💡 Every task on site has people responsible for its delivery. So why do so many construction plans not reflect this?
Don't get me wrong! Project teams generally know who is responsible for the performance of each part of the master schedule. If Area 2 is not hitting targets, then everyone knows who is in the hot seat... Anthony 😉. But this ownership is rarely baked into the entire planning process.
A planning team builds the project's tender or master schedule, the engineers delivering the work build their own secret "target" lookahead plans, and when milestones inevitably move, a predictable conversation ensues.
For the engineers and construction team, the master schedule was unrealistic... built with no concept of the reality of site. What is the point of holding them to targets invented by some planners back at head office? The planners on the other hand, point out to management that there is no other option other than to hit the targets... there is little to no float left and the cost of running over erodes an already razor thin margin.
The 'rock and hard place' outcome that many projects fall into, perhaps more literally for some projects...
And this can have pretty massive impacts on the project team. The construction team is forced to attempt to deliver knowingly impossible targets, that are imposed externally on them. This laces every site win with the knowledge that 'overall we are failing' , and the healthy competition for wins can quickly become all out warfare within the construction team.
Use human nature to drive performance
The good news is that there are many great ways to avoid this outcome. In fact, I imagine that many readers of this will be thinking about how their current or previous projects have solved this through some version of lookahead planning, short term planning or a last planner process.
And that is the answer. An effective process of lookahead planning that pushes planning control to the construction team, allows them to set their own targets and drives regular review of how each of the accountable teams are tracking. Not only does this completely change the human dynamic of hitting targets I have personally committed to, but it will identify delays to the master before they happen, not after.
In software development we call using our own developed product "eating our own dog food". At Aphex, we believe that construction teams benefit from a bit of their own dog food when it comes to short term plans.
In software development we call using our own developed product "eating our own dog food". At Aphex, we believe that construction teams benefit from a bit of their own dog food when it comes to short term plans. The subconscious and intangible impact of committing to deliver a plan, seeing your name against the success or failure of it, and the personal learning either way, drives stronger teams and better projects.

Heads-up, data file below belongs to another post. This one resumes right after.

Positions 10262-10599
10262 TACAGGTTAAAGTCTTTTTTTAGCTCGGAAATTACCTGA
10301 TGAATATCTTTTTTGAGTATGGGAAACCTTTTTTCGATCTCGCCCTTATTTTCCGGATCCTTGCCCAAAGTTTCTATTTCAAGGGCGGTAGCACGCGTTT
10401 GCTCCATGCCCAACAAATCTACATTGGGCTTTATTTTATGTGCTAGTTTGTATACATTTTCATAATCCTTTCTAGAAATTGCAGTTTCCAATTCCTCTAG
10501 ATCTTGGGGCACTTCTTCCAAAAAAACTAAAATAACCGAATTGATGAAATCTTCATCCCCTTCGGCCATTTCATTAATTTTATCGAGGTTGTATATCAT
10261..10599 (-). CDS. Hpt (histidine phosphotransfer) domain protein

Designing the right planning process
Teams that nail this do so by intentionally designing their planning process around the concept of accountability. Starting with their master schedule in Oracle Primavera P6, Asta Powerproject or Microsoft Project they enable these plans to be distributed out to engineers who can then build out a lookahead, or phase plan, to deliver the sections they are accountable for.
These agents or engineers then base their team's weekly routine around a predictable cycle of distributed planning updates, collaborative reviews, commitments and circulation of the update. Beyond this, they can use the week on week cycle to uncover early or leading indicators of project performance.
Whatever the method, whether it is PPC or another measure, every engineer, superintendent or construction manager will know what last week's performance was against their name.
The process is more important that the tools
You might expect a construction planning software company to claim the only solution is their product... but it's not.
The process is vastly more important that the tools. Projects with enough time and resources can, and do deliver an effective short term planning process using Microsoft Excel seasoned with plenty of formula and macros. At Aphex, we are focused on building tools that enable projects to drive plan accountability and performance without the overhead of part of the team devoted to data entry, spreadsheet management and dashboard building.
You know, the things that people are expensive and slow at.
Engine size doesn't matter on the road to nowhere
In other words, let's say your software is your vehicle. Excel might be stuck in the stone-age, picture Fred & Wilma putting more "sole to the soil" than "pedal to the metal". Fit for purpose software, curated with construction in mind is then our Tesla, our Bugatti Bolide, our F1 supercar.
But both are reduced to stationary, cumbersome objects without a road or a destination. Setting your process in a very human way is crucial to ensure you arrive at a point where your entire team not only adopts, but takes pride in accountability and responsibility for the plan.
Until next time, yabba-dabba-do, I guess 🤙